Supreme Court Justice Stephen Breyer: Part 2 of Law360's Exclusive Interview

Posted on 07-17-2017 by
Tags: Justice Stephen Breyer , Supreme Court

Stephen Breyer

Justice Breyer believes judges should consider the goals and context of a vague law or a statute and consider the consequences of different possible interpretations.

 

By Sindhu Sundar

Over the past two decades, Justice Stephen Breyer has earned a reputation on the bench as the master of the hypothetical. And he rarely disappoints.

In a landmark case this year over the constitutionality of banning offensive-trademark registrations, he posed this scenario: Could the government block trademarks that disparage competitors?

“Do you believe that they can stop trademarks from saying — this is the trademark you can’t use — Joe Jones is a jerk?” he asked.

 While such what-ifs may be a signature of Justice Breyer’s, they also suggest an openness during oral arguments that not every justice shares. He recently sat down with Law360 to discuss the role these arguments play in his decision-making and to shed some light on how the Supreme Court works behind closed doors.

For Justice Breyer, oral arguments influence his thinking about a case almost half of the time. Ten to 15 percent of the time, they even change his mind on the outcome, he said.

“You begin to formulate a view [of the case] when you read the briefs, even when you read the first question, then you keep changing your mind,” he said. “You’re open to new arguments. By the time you come to oral arguments, you understand the case pretty well. You have a point of view, but you’re still open to the other side.”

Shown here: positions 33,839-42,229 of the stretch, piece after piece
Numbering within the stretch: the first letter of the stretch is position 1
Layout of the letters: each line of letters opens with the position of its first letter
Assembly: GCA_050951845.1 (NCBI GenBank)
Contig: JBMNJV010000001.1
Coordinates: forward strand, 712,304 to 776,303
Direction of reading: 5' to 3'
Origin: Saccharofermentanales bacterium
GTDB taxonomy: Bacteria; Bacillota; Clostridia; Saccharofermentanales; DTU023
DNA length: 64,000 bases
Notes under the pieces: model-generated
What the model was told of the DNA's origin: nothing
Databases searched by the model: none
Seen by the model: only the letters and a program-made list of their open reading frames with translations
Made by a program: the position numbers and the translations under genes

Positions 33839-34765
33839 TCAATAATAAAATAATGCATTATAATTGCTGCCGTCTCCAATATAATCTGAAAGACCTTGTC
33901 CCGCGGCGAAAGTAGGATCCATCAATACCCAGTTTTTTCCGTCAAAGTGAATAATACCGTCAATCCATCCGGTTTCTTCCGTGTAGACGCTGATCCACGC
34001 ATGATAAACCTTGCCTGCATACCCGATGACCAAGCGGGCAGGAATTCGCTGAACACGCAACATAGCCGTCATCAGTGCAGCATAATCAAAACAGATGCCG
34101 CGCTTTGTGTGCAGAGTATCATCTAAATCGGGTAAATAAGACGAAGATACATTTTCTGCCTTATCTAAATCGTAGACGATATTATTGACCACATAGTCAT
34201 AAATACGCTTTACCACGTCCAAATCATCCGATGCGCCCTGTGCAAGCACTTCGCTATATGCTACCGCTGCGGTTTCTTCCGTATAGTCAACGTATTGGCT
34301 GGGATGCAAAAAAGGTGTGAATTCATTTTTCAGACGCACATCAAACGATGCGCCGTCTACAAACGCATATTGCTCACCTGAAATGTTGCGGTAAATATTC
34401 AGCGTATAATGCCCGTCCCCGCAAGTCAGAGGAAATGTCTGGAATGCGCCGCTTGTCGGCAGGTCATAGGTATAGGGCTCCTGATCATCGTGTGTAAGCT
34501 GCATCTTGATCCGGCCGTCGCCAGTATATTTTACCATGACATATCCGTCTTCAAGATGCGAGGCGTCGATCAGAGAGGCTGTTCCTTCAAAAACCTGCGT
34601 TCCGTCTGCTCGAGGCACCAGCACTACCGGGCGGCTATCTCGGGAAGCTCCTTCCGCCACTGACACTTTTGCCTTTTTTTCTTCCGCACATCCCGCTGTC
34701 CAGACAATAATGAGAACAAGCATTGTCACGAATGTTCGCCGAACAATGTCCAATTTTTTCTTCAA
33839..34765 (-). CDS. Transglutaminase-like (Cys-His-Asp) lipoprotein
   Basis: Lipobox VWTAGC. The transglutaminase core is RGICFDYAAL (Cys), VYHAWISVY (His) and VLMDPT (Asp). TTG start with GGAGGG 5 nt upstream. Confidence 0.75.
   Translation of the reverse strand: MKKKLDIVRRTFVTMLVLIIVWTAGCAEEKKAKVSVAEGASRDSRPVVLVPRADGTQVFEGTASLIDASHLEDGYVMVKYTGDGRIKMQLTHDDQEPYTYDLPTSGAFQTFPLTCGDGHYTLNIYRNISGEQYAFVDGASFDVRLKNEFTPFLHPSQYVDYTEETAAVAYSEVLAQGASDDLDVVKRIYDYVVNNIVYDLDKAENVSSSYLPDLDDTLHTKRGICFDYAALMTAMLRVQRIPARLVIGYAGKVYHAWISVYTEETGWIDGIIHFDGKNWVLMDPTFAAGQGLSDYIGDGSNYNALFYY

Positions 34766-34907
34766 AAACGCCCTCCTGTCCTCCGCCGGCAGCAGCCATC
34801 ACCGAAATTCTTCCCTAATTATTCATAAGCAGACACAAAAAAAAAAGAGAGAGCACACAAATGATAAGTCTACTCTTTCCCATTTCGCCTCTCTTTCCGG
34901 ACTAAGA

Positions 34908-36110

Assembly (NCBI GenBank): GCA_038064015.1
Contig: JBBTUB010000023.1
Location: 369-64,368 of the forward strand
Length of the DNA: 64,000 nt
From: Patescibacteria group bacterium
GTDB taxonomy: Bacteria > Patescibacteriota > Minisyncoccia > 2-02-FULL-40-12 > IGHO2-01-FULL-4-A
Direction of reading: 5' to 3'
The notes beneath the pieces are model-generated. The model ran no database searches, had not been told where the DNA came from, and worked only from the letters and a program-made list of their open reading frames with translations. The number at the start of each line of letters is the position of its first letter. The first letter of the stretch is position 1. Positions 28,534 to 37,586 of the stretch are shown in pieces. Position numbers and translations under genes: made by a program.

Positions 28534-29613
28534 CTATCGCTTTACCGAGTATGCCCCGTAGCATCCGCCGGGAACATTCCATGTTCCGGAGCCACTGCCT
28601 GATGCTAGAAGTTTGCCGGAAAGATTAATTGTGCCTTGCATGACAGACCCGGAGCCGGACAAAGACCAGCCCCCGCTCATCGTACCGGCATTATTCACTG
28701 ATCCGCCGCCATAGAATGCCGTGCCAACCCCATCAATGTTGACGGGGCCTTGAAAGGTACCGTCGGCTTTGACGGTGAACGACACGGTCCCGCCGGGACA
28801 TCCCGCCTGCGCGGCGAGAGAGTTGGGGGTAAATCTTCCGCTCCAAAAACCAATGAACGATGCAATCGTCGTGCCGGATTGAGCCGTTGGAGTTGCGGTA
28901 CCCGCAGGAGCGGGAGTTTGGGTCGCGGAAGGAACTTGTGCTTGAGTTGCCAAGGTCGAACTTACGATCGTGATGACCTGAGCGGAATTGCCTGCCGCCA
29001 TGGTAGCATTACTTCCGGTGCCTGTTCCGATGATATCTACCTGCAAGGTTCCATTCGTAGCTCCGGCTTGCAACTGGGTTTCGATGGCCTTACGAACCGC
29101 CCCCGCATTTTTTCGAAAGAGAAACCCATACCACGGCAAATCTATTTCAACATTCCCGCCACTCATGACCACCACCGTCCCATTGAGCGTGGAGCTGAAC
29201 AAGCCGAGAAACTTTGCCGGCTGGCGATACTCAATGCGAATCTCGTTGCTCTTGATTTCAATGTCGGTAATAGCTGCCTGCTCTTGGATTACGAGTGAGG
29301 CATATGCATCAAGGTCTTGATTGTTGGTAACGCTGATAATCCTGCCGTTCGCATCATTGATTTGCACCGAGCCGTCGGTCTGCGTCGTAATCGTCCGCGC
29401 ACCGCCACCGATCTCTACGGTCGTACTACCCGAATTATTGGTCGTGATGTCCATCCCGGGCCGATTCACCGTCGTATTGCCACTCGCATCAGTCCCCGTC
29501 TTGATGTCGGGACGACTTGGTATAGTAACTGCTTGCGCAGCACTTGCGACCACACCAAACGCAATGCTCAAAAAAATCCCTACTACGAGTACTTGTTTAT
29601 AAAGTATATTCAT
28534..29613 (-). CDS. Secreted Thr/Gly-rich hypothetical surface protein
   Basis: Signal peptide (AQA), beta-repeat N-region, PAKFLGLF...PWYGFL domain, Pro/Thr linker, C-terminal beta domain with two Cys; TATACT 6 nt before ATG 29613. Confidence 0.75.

Stephen Breyer quote

The former Harvard Law School professor favors thoughtful, sometimes discursive lines of questioning as opposed to rapid-fire interrogation in oral arguments. An analysis of transcripts by Law360 found that Justice Breyer spoke more — and more frequently — than any other justice over the court’s 2016 term.

That surprised Justice Breyer, who was quick to point out that it may be due to his interrogation style.

“Well, I tend to have longer questions, that doesn’t mean I intervened the most,” he told Law360. “Because I usually just have two or three questions, but usually they’re on a point that’s bothering me. So I have to explain what the point is, if the lawyer won’t see it.”

Law360 subscribers can read the full interview with Supreme Court Justice Stephen Breyer.

Read the 1st installment of Law360's exclusive interview with Justice Breyer.

Law360 subscribers can also read Law360's exclusive interviews with Supreme Court Justices Ruth Bader Ginsburg Part 1 and Part 2, Sonia Sotomayor Part 1 and Part 2 and John Paul Stevens Part 1 and Part 2.   


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